By Doctor Comrade
Despite the Democratic National Convention's rocky start, it appears as though Hillary Clinton has not only regained the lead in the presidential election polls, but has actually increased her previous lead, according to FiveThirtyEight. With the election seemingly in hand, and considering Donald Trump's recent implosion, what remains to be seen is how mainstream Democrats treat those who still choose not to support Clinton. Where their common refrain--"Every vote that isn't for Hillary is a vote for Trump"--is no longer accurate, will the condescension and hand-wringing stop?
Probably not, but it may decrease in intensity. For the week that liberals thought Donald Trump could actually win, the scorn of mainstream Democrats and other left-leaning intellectuals was turned most forcefully on Sanders protesters at the DNC and other intransigent Leftists. The convention speakers, the mainstream media, and the internet turned on the anti-Hillary left, and even former Sanders supporters became self-righteously indignant once Clinton became the presumptive nominee.
But the situation has changed. Now that liberals have less reason to panic, it may allow them focus their attention on converting undecided voters (who make up around 7% of the electorate) rather than shaming Sanders people and true leftists for not supporting Clinton.
Consider also the potential for "wasted votes." According to an analysis by Stephen Weese, the wider the potential margin for victory, the more wasted votes that will be cast. In the first-past-the-post system, a candidate needs to win in a plurality by only one vote to secure all of the electoral college votes for a state. For example, in a two-way race between Clinton and Trump, she only needs to win 50% plus one vote in order to win an entire state (or in a three-way race, like what could be shaping up in Utah, she could win against Trump and Johnson with as little as 33.4% of the vote). This means that any vote beyond 50%+1 is a wasted vote, a vote which does not actually help her win the election. Moreover, every person who voted for Trump will have also "wasted" their vote in that state. In heavily Democratic or heavily Republican states, many people complain about their votes being wasted because the presidential election is a foregone conclusion in their state, like Republicans in New York and California, or Democrats in Alabama and Idaho, for instance.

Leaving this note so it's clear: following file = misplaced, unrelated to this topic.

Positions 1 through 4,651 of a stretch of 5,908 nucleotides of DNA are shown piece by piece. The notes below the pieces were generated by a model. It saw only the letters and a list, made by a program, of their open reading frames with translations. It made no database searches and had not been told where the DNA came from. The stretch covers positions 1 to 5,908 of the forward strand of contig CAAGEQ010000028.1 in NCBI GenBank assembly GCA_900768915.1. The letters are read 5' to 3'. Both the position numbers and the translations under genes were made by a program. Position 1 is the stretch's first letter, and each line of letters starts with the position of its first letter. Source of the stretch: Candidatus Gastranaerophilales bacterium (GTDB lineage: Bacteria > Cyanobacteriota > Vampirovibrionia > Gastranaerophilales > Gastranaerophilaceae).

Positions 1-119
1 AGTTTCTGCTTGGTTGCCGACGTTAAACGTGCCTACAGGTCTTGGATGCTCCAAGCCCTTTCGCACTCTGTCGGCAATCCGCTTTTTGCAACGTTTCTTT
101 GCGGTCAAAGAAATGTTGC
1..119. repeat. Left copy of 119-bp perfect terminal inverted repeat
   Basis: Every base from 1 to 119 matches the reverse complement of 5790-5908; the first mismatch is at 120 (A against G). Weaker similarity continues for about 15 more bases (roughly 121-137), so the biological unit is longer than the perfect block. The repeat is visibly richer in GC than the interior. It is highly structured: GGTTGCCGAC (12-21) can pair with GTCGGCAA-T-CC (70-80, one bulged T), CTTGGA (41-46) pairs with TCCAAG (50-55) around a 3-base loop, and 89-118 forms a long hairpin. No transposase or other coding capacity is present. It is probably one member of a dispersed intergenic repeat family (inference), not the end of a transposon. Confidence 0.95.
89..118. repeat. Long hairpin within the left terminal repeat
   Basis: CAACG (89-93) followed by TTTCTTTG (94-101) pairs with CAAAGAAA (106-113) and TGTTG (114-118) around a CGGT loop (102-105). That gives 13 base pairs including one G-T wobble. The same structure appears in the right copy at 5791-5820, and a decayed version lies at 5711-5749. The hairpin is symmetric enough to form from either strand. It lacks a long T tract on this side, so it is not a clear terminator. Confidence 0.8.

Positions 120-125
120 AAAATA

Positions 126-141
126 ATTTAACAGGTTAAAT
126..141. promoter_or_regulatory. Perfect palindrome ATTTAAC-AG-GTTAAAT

Because only a small number of states will be decided by a relatively small number of votes, and these states (Ohio, Pennsylvania, and Florida, probably) control the outcome of the entire presidential election, many votes will be wasted in other states.
In a scenario where Trump had a legitimate chance of winning--the doomsday scenario that seemed to be playing out the week before the DNC--many liberals believed that some state races would be tighter than previously imagined, meaning more votes would be needed to elect Clinton. However, now that Clinton has sizable leads in Ohio, Pennsylvania, and Florida (as of August 5), there should be much less concern that every vote counts. And the adage that "every vote that isn't for Clinton is a vote for Trump" will be less true and less believable.
With less pressure on Clintonites and mainstream Democrats to marshal their forces against Trump, we may see an easing of the attacks on people to the left of Clinton. Party unity is less important in a world in which Donald Trump commits daily gaffes and is busy crippling the GOP.